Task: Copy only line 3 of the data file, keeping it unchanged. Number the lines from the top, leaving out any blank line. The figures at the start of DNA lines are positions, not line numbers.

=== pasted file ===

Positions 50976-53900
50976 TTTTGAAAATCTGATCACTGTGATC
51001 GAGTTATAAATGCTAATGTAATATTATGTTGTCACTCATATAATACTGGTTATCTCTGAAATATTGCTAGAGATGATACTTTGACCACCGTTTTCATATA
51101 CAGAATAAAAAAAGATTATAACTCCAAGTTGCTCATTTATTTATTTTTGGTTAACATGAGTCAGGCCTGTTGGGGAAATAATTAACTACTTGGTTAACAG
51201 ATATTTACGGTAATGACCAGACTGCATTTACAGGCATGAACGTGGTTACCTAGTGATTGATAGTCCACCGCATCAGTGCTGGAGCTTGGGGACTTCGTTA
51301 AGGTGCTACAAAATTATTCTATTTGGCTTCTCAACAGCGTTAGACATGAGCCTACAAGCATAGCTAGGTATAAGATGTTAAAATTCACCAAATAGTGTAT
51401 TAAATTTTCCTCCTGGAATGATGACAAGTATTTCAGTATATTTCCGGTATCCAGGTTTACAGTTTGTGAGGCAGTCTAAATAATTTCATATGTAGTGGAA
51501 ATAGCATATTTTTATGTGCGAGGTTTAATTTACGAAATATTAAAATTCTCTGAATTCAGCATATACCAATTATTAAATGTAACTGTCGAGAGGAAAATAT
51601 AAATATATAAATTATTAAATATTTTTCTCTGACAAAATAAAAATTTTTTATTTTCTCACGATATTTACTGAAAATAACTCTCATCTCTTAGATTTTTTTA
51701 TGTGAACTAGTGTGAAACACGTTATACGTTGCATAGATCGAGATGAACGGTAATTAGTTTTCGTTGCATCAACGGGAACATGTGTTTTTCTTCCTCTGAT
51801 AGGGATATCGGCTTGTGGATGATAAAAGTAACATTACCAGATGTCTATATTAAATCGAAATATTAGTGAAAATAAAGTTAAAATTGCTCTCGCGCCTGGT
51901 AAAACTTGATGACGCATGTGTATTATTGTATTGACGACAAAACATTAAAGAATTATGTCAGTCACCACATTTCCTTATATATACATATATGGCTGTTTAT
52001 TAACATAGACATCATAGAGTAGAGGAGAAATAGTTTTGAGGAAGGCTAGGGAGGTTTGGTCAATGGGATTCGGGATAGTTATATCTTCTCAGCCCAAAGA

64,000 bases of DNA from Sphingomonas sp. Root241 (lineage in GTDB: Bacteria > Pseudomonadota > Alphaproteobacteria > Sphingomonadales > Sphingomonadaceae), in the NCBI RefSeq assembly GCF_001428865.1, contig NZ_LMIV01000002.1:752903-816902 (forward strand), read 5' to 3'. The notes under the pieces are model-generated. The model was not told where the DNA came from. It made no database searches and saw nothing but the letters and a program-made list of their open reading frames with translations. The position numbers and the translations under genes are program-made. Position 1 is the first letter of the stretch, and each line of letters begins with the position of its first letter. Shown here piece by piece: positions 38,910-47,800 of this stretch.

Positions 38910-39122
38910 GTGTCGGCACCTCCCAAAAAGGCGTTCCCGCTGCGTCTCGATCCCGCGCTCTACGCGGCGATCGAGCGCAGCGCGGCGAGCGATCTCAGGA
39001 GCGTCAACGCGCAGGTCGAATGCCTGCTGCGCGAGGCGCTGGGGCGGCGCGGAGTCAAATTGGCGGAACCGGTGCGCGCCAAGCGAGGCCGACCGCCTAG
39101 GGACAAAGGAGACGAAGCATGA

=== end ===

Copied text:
51001 GAGTTATAAATGCTAATGTAATATTATGTTGTCACTCATATAATACTGGTTATCTCTGAAATATTGCTAGAGATGATACTTTGACCACCGTTTTCATATA